Anaheim Ducks' Teemu Selanne Will Be Missed Throughout Hockey

By PowerPlayCJ
Robert Hanashiro- USA TODAY Sports

When Teemu Selanne left the ice after the Anaheim Ducks‘ Game 7 loss to the Los Angeles Kings, it really marked the end of an era.

While Anaheim’s season ended in disappointment, the love and appreciation Teemu got from everyone in Honda Center was a moment for the ages. His teammates, the fans, and even the Kings acknowledged the greatness that was the “Finnish Flash” during and after the handshake line in way that made at least a few rooms across North America and Finland turn pretty dusty.

Few players brought a world class level of skill that was matched only by their poise and class on and off the ice. This amazing mix made Selanne arguably the NHL‘s best ambassador during his tenure in the league and helped make his amazing career truly one of a kind.

Selanne arrived in North America as a rookie in 1992 with the original Winnipeg Jets, and promptly set a league rookie record with 76 goals.While Selanne never came close to that single-season gaudy total again, he remained one of the league’s elite snipers into his 40s.

In 1996, Selanne arrived for his first tenure with the Ducks as he teamed up with fellow sniper Paul Kariya to form one of the league’s most dynamic duos. Their play helped put hockey on the map in Orange County and made the Ducks a perennial playoff team in the late 1990s.

In 2001, with the Ducks free-falling out of the Western Conference playoffs, Selanne was sent north to the San Jose Sharks where he would play parts of three seasons. In 2003, Selanne signed as a free agent with the Colorado Avalanche and again teamed up with Kariya as they looked to capture the Stanley Cup in Denver. In short, his one season in Denver was an unmitigated disaster as Selanne was playing fourth-line minutes in the playoffs and appeared to be “washed-up”.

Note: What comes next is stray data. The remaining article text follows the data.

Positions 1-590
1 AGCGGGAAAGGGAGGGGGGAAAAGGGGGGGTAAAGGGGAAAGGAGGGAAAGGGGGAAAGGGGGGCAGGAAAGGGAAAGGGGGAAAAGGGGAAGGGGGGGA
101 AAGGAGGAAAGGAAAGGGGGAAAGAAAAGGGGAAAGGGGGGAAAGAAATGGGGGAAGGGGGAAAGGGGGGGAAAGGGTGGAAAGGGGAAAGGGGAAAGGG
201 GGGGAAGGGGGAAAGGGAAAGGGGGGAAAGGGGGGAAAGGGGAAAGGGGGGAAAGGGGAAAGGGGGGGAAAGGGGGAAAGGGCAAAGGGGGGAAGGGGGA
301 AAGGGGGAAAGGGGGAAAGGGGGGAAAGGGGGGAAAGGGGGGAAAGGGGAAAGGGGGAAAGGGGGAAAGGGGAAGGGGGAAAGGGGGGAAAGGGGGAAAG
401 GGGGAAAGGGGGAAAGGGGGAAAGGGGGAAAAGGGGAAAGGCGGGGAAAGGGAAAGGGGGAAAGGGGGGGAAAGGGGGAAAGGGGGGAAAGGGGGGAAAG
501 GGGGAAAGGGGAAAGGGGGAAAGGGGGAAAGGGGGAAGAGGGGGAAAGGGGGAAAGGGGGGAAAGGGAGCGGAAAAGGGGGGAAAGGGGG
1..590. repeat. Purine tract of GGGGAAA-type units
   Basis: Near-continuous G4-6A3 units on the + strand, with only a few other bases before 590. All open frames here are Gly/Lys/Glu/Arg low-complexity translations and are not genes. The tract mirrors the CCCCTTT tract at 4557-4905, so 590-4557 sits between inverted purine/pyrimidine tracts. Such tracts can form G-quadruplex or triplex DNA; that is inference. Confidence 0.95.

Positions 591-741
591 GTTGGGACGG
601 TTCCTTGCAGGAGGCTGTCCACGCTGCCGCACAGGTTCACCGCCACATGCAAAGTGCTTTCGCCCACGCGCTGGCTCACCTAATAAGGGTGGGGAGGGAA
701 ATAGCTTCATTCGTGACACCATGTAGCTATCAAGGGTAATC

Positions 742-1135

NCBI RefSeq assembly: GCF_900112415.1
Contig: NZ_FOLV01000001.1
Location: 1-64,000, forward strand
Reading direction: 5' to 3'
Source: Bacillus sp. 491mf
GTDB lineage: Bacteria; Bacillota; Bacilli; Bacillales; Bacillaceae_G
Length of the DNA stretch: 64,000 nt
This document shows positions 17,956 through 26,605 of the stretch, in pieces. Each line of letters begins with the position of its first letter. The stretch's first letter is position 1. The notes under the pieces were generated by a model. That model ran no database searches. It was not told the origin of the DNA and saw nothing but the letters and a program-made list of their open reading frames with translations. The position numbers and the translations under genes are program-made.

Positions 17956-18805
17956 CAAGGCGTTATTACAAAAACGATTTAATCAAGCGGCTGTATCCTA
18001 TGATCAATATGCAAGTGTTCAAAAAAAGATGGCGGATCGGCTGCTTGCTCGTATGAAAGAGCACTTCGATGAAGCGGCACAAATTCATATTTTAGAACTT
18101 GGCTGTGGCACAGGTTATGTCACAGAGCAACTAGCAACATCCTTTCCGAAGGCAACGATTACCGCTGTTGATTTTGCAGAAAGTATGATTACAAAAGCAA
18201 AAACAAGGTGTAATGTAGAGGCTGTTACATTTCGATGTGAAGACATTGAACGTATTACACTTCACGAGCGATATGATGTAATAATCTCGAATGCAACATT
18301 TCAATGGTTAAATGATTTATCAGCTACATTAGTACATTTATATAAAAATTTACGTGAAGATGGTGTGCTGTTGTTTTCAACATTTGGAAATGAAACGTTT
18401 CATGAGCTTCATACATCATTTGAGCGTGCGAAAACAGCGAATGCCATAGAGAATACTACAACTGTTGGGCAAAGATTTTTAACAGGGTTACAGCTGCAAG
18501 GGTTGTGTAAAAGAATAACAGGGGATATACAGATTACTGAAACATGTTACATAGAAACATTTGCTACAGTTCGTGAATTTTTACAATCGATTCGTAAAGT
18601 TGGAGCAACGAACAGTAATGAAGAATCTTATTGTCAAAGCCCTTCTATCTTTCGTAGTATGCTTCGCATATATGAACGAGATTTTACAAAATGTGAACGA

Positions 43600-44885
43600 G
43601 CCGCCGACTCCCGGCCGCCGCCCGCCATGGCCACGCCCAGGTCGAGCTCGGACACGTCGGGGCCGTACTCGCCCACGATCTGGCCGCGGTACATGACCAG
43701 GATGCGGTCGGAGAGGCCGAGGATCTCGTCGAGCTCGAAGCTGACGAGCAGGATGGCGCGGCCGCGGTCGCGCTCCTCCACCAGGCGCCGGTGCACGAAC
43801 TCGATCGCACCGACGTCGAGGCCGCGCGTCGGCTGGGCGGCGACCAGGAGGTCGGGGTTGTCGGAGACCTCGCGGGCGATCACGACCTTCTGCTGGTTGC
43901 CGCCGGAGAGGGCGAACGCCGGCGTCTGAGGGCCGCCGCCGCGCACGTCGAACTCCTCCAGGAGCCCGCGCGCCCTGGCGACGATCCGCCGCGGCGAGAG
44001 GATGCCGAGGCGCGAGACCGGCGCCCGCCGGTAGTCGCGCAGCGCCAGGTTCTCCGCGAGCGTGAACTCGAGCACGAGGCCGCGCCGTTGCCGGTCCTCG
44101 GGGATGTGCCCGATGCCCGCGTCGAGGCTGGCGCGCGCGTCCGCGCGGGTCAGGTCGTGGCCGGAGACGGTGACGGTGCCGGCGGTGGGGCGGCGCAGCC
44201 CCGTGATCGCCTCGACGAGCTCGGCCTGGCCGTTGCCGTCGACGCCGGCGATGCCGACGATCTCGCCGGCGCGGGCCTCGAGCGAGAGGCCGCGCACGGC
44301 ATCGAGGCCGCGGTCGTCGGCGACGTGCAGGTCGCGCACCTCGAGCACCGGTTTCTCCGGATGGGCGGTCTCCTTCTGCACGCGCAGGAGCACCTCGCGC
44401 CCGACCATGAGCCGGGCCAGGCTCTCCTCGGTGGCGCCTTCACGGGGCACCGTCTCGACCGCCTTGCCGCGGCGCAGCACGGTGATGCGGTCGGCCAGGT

The 2004-2005 season was wiped out with a lockout, and Selanne returned to Anaheim as a free agent in 2005 on a small contract, hoping to end his career where it started.

All Selanne did in the next nine years is record back-to-back 90 point seasons, play a key role in the franchise’s first-ever Stanley Cup, and score another 200 goals. Not too shabby for a player who was thought to be nearing the end a decade ago.

Selanne proclaimed the 2013-14 season would be his last in September, and this season was a farewell tour as crowds everywhere applauded him for his contributions to the game. While his offensive output was paltry by his lofty standards, the Ducks had the best record in the Western Conference and Selanne had an Olympic tournament for the ages. In capturing the bronze for Finland, Selanne added to his all-time Olympic point record and was named the tournament’s MVP.

While the Ducks’ season can be considered a disappointment considering it ended short of capturing the Stanley Cup, the way Selanne continued to pile up accolades at age 43 made it a season for the ages. Not too many players can say they were cheered in every single arena they played in, but Teemu Selanne had just that happen to him on his “farewell tour”.

It doesn’t matter where you live or what team you root for — it is impossible to love hockey without loving Selanne. At the risk of sounding overly cliché, few players in any sport exhibit the amount of class and skill that Teemu has in two decades of professional hockey. The NHL’s first season without Selanne in decades will take some getting used to for sure.


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